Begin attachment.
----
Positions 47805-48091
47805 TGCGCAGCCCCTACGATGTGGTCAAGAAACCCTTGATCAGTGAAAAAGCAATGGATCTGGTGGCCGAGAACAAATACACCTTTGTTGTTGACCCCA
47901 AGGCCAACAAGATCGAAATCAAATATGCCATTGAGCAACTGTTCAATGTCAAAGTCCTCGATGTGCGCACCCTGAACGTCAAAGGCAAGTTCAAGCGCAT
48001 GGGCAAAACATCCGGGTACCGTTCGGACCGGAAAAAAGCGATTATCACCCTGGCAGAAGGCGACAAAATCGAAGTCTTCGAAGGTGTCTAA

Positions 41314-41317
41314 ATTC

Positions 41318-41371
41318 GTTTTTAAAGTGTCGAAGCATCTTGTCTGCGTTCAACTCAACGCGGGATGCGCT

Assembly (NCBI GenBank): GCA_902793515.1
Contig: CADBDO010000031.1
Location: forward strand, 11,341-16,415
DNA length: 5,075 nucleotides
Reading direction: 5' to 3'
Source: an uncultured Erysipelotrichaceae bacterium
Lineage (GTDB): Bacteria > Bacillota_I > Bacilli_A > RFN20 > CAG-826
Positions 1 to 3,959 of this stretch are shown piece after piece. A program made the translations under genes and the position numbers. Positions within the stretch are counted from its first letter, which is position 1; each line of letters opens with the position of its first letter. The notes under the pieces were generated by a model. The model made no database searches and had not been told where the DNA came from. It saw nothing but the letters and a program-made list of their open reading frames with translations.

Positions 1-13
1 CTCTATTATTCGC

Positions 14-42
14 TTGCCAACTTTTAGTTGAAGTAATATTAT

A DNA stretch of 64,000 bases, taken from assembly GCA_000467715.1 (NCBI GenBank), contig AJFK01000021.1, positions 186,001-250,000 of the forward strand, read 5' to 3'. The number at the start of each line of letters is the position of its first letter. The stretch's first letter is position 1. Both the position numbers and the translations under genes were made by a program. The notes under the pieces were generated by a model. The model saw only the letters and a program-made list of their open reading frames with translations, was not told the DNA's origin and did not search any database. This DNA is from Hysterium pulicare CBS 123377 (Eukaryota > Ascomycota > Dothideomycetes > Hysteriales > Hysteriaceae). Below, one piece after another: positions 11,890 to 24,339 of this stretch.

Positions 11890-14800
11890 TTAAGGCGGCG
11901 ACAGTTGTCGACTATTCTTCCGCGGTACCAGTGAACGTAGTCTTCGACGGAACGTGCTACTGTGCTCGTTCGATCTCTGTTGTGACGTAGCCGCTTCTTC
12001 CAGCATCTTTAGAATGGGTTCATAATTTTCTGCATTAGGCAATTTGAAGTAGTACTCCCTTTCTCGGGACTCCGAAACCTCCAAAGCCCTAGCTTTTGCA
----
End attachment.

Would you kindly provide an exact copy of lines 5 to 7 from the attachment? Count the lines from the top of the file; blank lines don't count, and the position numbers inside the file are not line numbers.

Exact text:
Positions 41314-41317
41314 ATTC

Positions 41318-41371